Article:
Contraception in males and females
Evidence of the teratogenicity of 6–mercaptopurine in humans is equivocal. Both sexually active men
and women should use effective methods of contraception during treatment and for at least three
months after receiving the last dose. Animal studies indicate embryotoxic and embryolethal effects
(see section 5.3).
Pregnancy
Xaluprine should not be given to patients who are pregnant or likely to become pregnant without
careful assessment of risk versus benefit.
There have been reports of premature birth and low birth weight following maternal exposure to 6–
mercaptopurine. There have also been reports of congenital abnormalities and spontaneous abortion
following either maternal or paternal exposure. Multiple congenital abnormalities have been reported
following maternal 6-mercatopurine treatment in combination with other chemotherapy agents.
A more recent epidemiological report suggests that there is no increased risk of preterm births, low
birth weight at term, or congenital abnormalities in women exposed to mercaptopurine during
pregnancy.
It is recommended that newborns of women exposed to mercaptopurine during pregnancy are
monitored for haematological and immune system disturbances.
Breast-feeding
6–mercaptopurine has been identified in the colostrum and breast-milk of women receiving
azathioprine treatment and thus women receiving Xaluprine should not breast-feed.
Fertility
The effect of 6–mercaptopurine therapy on human fertility is unknown but there are reports of
successful fatherhood/motherhood after receiving treatment during childhood or adolescence.
Transient profound oligospermia has been reported following exposure to 6–mercaptopurine in
combination with corticosteroids.
4.7
Effects on ability to drive and use machines

No studies on the effect on the ability to drive and use machines have been performed. A detrimental
effect on these activities cannot be predicted from the pharmacology of the active substance.
4.8
Undesirable effects
The main adverse reaction of treatment with 6–mercaptopurine is bone marrow suppression leading to leucopenia and thrombocytopenia. For mercaptopurine there is a lack of modern clinical documentation which can serve as support for accurately determining the frequency of adverse reactions. The following events have been identified as adverse reactions. The adverse reactions are displayed by system organ class and frequency: very common (≥1/10), common (≥1/100 to < 1/10), uncommon (≥1/1000 to < 1/100), rare (≥1/10,000 to < 1/1000) and very rare (< 1/10,000). Within each frequency grouping, undesirable effects are presented in order of decreasing seriousness. System organ class
Frequency
Adverse reaction

6–mercaptopurine is hepatotoxic in animals and man. The histological findings in man have shown
hepatic necrosis and biliary stasis
The incidence of hepatotoxicity varies considerably and can occur with any dose but more frequently
when the recommended dose is exceeded.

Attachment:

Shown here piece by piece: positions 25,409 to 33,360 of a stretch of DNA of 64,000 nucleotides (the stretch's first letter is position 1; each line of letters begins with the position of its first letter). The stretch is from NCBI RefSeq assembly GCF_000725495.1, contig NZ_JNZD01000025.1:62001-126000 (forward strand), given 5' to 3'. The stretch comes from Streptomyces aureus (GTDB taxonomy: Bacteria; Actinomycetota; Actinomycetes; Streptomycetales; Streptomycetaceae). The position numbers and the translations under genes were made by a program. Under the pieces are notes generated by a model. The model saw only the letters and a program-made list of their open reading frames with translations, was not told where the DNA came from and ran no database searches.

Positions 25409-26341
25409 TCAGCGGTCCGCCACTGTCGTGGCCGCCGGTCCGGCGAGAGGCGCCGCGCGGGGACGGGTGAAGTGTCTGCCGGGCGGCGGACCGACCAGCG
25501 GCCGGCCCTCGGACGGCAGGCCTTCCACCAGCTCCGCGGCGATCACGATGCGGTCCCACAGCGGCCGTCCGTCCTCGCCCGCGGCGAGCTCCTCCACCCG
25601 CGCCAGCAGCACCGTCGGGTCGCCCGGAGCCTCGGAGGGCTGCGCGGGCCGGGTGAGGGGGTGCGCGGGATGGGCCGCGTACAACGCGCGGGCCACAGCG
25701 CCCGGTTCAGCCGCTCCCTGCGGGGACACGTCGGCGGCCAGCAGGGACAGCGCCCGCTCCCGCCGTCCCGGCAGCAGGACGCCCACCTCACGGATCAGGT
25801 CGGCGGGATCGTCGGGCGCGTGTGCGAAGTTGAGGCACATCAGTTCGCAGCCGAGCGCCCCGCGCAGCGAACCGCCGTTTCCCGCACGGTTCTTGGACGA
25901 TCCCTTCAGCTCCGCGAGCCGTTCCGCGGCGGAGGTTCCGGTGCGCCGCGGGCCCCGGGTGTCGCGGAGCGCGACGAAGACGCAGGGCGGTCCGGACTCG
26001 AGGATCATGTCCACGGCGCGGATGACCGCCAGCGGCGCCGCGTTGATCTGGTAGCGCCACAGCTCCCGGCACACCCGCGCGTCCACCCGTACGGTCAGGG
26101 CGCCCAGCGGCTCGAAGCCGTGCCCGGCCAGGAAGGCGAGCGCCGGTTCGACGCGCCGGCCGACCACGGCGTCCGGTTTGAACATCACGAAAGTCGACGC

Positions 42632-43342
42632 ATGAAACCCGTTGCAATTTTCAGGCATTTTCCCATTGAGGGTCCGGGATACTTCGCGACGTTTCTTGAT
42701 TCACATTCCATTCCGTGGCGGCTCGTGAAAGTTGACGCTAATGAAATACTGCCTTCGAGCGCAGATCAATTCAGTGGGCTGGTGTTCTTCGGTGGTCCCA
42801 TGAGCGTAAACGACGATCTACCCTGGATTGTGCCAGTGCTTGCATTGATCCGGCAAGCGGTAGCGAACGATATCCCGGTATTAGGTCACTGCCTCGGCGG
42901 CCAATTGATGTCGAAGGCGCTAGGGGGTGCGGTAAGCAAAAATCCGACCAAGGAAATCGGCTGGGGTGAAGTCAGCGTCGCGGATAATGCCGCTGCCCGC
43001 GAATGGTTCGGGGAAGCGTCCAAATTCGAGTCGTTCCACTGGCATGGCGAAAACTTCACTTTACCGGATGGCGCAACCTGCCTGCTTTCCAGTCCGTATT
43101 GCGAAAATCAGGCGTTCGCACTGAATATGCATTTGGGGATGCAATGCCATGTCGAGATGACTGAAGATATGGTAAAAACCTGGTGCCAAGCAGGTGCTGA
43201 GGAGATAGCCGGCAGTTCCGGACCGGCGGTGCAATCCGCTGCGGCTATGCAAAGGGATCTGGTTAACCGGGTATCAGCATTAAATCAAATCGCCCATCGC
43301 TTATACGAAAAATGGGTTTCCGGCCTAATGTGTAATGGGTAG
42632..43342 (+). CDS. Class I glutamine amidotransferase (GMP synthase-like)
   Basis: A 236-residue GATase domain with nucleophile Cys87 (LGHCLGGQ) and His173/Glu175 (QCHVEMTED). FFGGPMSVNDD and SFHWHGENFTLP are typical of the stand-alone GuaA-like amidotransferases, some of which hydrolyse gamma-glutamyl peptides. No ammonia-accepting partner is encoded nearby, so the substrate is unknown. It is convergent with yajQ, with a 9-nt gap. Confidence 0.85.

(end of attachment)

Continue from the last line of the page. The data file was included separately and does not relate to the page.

Monitoring of liver function tests may allow early detection of hepatotoxicity. This is usually
reversible if 6–mercaptopurine therapy is stopped soon enough but fatal liver damage has occurred.
4.9
Overdose
Symptoms and signs Gastrointestinal effects, including nausea, vomiting and diarrhoea and anorexia may be early symptoms of overdose having occurred. The principal toxic effect is on the bone marrow, resulting in myelosuppression. Haematological toxicity is likely to be more profound with chronic overdose than with a single ingestion of Xaluprine. Liver dysfunction and gastroenteritis may also occur. The risk of overdose is also increased when xanthine oxidase inhibitors is being given concomitantly with 6–mercaptopurine (see section 4.5). Management As there is no known antidote the blood picture should be closely monitored and general supportive measures, together with appropriate blood transfusion, instituted if necessary. Active measures (such as the use of activated charcoal or gastric lavage) may not be effective in the event of 6-mercaptopurine overdose unless the procedure can be undertaken within 60 minutes of ingestion. PHARMACOLOGICAL PROPERTIES

5.1 Pharmacodynamic properties
Pharmacotherapeutic group: antineoplastic agents, antimetabolites, purine analogues, ATC code:
L01BB02
6–mercaptopurine is an inactive pro-drug which acts as a purine antagonist but requires cellular
uptake and intracellular anabolism to thioguanine nucleotides for cytotoxicity. The 6–mercaptopurine
metabolites inhibit de novo purine synthesis and purine nucleotide interconversions. The thioguanine
nucleotides are also incorporated into nucleic acids and this contributes to the cytotoxic effects of the
active substance.
Cross-resistance usually exists between 6–mercaptopurine and 6-thioguanine.
5.2
Pharmacokinetic properties

The bioavailability of oral 6–mercaptopurine shows considerable inter-individual variability, which
probably results from its first-pass metabolism. When administered orally at a dosage of 75 mg/m2
to 7 paediatric patients, the bioavailability averaged 16% of the administered dose, with a range of 5
to 37%.
In a comparative bioavailability study in healthy adult volunteers (n=60), 50mg of Xaluprine oral
suspension was demonstrated to be bioequivalent to the reference 50mg tablet for AUC, but not Cmax.
The mean (90% CI) Cmax with the oral suspension was 39% (22% - 58%) higher than the tablet
although there was less between-subject variability (%C.V) with the oral suspension (46%) than the
tablet (69%).
The elimination half-life of 6–mercaptopurine is 90 ± 30 minutes, but the active metabolites have a